This week was full, as always, with a number of lectures, field trips, and transitions. Thursday afternoon we visited Cambodia’s National Museum, which houses artifacts from the last 15 centuries of Cambodian history. Many of the museum’s holdings pre-date the Angkor period, going back to the 6th century or earlier, back when Cambodia’s religion was Brahmanism. The museum, located adjacent to the royal palace, also has a beautiful garden in the center, and students enjoyed feeding the fish there, observing a group of young Buddhist monks exploring the museum, and relaxing by the ponds. The museum is also located directly across the street from King Sihanouk’s funeral pyre. Sihanouk, who declared Cambodia’s independence from the French Protectorate in 1953, has been in and out of power since that time, and was the most revered figure in 20th-century Cambodian history. The king died in October, and his cremation is scheduled for the first week of February, so a block-large pyre and viewing area are being constructed, with workers laboring 24 hours a day.
On Thursday afternoon we also purchased bikes from a shop owned by local assistant Sen Marya’s brother-in-law’s family. Students all received brand-new bikes, some with gears and some without, along with bike locks, baskets, and lights. Students are loving riding around the city on their bikes, navigating traffic and exploring on their own. It’s always been Keith’s preferred method for exploring the city, too. Students had about a week to learn to know the complex but free-flowing traffic patterns, and all seemed ready to venture out on their own. For most trips, they’ll use their bicycles instead of tuk-tuks and motos.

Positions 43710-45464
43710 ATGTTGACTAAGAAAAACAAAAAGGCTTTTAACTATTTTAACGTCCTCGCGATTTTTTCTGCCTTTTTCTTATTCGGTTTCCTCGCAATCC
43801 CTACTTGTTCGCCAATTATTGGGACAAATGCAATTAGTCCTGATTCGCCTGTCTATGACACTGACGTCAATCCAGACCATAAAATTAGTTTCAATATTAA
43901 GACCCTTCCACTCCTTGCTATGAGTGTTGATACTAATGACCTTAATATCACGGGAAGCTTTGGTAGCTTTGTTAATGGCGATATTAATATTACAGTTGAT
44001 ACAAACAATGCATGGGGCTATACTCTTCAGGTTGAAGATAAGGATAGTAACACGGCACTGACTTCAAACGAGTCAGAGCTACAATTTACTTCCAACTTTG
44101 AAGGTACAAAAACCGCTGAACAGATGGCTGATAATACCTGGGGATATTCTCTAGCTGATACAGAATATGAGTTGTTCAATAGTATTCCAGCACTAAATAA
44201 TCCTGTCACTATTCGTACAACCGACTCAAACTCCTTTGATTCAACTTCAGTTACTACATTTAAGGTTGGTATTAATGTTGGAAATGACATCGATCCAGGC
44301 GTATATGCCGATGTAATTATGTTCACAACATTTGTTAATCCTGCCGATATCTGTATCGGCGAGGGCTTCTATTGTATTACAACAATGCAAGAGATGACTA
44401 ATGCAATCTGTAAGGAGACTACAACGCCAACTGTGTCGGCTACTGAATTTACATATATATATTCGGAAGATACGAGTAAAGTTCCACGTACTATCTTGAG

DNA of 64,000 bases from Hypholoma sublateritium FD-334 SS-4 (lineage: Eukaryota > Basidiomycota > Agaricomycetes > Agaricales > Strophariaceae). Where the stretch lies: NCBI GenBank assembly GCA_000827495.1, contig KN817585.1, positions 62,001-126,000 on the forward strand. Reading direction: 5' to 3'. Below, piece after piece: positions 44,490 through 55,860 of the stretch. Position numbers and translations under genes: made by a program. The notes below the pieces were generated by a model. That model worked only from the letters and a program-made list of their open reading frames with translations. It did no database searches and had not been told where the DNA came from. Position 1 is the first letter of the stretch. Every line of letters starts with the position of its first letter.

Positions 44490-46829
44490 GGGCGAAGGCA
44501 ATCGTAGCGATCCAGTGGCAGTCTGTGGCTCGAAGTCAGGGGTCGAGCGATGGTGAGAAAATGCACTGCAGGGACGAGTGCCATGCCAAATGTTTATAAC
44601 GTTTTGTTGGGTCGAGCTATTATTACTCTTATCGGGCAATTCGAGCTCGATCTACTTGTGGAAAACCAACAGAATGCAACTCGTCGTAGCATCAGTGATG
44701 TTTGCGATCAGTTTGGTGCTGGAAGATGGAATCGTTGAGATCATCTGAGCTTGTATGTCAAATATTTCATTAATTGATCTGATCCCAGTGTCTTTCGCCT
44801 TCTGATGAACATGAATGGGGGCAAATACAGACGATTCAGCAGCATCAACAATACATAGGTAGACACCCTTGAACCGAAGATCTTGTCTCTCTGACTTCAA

Friday afternoon SSTers had lunch with 10 Royal University of Phnom Penh students — all first-year English students. Since we share the campus with these Cambodian students, many of them from out in the provinces, we wanted students to have the opportunity to interact. We paired off and walked together to the Pizza Company, and then had pizza, including several with seafood, before heading off to the afternoon’s lectures.
Friday afternoon included two lectures, one by Lam Socheat of Building Capacity for Change, about Seeking Good Governance in Cambodia. Socheat spoke about the many grassroots efforts his organization is planning to help those in the provinces understand democratic concepts. The Cambodian-run Non-Governmental Organization also works with members of the Cambodian parliament to work with concepts of representation and giving a voice to the people.
Following Socheat’s lecture, we heard from Father Francois Ponchaud for the second time, this time about Buddhism in Cambodia. Father Ponchaud, a Catholic priest, has deep sympathies for Buddhism and has written a book on similarities between Buddhism and Christianity. He walked us through some of Buddhism’s key concepts, the history of Buddhism in Cambodia, and the reality of Cambodia’s Brahman (Hindu) and animist past. Cambodian religion continues to be a blending of Brahmanism, Buddhism, and animism (seeing spirits in almost all living beings), said Father Ponchaud, even though the country is technically 96 percent Buddhist. Tomorrow (Monday) we’ll do another Buddhist lecture, essentially practicing Buddhist meditation at one of the many wats that dot Phnom Penh.